Saturday, November 29, 2008

Farmers: Beware The Wind (Prospector)

With the prospect of carbon emissions legislation and renewable portfolio standards in place in more the half the United States, interest in wind energy continues to increase. Although the recent drastic reduction in oil prices seems to have tempered some enthusiasm, wind energy will have a significant role in the new energy mix.

As the need for wind energy and related transmission infrastructure projects increases, the need for rights of way in key areas will become paramount. Wind “prospectors” have begun the process of gathering rights to land in wind-rich areas, which usually means contracting with farmers in rural areas in states like North Dakota, Iowa, and Wyoming. Anecdotally, I have heard of several farmers who have had such offers. Some of these offers border on the absurd: as low as $40 per year for 8 to 10 years to put between 10 and 15 wind towers on the farmer’s land.

The New York Times recently reported that farmers in Wyoming have begun setting up cooperative associations to help the farmers to bargain as a group for a better price and provides the members with information and support in the face of aggressive offers. These tactics almost always include “pay now” offers and confidentiality agreements that prevent farmers from discussing (and comparing) their lease deals with one another. The article notes that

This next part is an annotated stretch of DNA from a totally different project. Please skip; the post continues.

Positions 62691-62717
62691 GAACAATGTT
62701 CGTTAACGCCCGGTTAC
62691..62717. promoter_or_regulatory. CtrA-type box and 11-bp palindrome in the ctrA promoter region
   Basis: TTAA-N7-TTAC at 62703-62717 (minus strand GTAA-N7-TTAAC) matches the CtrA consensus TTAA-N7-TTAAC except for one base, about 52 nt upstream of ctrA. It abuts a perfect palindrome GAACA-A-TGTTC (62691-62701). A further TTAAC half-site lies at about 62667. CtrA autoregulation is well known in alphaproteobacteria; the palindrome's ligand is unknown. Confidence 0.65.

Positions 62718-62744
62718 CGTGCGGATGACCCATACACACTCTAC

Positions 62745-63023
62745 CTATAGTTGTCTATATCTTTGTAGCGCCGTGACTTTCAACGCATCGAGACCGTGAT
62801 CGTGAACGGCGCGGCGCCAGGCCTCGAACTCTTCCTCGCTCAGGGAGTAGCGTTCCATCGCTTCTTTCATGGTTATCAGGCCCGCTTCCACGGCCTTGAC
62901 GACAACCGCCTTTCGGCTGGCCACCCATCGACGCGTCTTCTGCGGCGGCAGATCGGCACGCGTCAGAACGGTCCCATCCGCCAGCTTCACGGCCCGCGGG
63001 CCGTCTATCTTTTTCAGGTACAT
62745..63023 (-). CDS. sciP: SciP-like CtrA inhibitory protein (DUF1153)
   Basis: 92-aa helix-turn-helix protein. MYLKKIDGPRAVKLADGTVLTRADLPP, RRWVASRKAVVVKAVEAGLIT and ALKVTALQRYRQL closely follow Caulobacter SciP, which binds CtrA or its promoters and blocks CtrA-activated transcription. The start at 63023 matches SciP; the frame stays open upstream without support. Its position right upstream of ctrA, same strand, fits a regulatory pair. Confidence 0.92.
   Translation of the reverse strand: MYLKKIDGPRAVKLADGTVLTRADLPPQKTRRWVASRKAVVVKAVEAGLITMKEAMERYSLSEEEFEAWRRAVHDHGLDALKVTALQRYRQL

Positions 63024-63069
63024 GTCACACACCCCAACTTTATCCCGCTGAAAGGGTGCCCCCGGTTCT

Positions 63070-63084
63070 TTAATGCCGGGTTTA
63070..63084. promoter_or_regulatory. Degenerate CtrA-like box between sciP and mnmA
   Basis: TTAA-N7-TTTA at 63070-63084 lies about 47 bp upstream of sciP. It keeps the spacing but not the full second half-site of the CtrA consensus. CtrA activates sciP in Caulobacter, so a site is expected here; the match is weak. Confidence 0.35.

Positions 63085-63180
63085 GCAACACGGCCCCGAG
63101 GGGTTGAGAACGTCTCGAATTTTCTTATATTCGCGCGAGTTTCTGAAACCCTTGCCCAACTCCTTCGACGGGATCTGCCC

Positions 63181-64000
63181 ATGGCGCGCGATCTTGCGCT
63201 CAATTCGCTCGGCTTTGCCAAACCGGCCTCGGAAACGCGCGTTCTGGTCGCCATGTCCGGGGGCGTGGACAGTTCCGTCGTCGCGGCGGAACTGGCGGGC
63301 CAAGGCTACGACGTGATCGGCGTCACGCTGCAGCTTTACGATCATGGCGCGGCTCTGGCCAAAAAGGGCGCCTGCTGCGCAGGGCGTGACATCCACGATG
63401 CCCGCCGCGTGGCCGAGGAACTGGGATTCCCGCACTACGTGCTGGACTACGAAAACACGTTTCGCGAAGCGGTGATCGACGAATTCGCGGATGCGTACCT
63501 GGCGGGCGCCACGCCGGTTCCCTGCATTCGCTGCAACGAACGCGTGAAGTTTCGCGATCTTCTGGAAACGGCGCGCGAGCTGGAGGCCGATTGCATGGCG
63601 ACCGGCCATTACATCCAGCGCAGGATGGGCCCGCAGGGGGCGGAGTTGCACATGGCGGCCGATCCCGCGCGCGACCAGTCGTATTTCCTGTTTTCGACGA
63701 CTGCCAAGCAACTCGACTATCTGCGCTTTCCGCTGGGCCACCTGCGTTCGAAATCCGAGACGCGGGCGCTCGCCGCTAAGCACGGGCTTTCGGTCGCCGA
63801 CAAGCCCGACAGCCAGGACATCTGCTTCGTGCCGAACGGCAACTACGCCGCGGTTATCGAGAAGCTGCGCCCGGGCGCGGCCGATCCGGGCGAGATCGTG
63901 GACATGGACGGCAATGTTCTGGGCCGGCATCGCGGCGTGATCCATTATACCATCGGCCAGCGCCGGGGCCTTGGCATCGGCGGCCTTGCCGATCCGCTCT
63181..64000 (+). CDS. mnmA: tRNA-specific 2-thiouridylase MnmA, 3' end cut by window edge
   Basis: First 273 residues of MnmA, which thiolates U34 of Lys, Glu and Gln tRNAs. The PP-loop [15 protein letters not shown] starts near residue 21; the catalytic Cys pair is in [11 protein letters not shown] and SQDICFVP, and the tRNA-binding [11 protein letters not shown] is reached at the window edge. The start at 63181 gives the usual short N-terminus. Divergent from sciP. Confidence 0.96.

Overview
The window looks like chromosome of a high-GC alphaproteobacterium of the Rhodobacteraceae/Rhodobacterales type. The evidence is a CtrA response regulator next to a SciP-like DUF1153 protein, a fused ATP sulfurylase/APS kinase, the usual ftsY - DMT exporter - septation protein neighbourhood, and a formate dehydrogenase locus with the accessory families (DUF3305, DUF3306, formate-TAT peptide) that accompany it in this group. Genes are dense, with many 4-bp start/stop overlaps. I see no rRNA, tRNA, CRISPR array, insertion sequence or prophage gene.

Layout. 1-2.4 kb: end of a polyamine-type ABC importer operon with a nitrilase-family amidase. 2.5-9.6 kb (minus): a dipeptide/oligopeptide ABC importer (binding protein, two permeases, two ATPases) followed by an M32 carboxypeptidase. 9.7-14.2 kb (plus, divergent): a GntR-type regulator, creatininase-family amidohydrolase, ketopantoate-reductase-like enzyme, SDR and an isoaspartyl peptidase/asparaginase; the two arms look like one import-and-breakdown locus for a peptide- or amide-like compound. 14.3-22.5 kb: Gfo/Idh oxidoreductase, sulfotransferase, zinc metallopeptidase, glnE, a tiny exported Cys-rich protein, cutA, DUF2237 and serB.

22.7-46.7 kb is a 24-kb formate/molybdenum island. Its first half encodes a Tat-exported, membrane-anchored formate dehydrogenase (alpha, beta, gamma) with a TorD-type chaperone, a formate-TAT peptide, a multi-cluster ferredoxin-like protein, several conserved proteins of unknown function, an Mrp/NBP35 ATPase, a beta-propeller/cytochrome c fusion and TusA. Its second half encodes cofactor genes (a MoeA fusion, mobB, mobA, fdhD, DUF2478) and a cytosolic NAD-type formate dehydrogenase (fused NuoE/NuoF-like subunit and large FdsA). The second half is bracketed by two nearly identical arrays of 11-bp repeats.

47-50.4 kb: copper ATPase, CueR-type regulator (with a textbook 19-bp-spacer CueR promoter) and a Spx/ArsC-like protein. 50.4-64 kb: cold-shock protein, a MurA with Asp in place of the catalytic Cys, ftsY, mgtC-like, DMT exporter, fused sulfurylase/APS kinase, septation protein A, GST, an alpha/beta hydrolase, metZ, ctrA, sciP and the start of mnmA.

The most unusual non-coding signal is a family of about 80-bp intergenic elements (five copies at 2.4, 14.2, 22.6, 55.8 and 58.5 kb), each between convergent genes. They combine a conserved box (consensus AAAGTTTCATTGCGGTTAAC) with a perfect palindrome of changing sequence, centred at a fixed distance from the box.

as developers descend upon the area, drawing comparisons to the oil patch “land men” in the movie “There Will Be Blood,” the ranchers of Albany, Converse and Platte Counties are rewriting the old script.

Cooperatives are one way for farmers to protect themselves, and such cooperatives could help facilitate wind development by providing larger, contiguous rights of way. Whether it is through cooperatives or other processes, farmers need to educate themselves about the risks and opportunities related to wind leases. A number of resources are available, including information from the Wind Farmers Network, the Agricultural Law Center at Drake University, Center for Agricultural Law and Taxation at Iowa State University, and the American Wind Energy Association.

As with any contract, and especially property-related contracts, good advice can help ensure a fair deal for all involved. Wind energy can be a great resource for farmers and the country, but good information, on both sides of the transaction, is essential to ensure equitable and efficient development.

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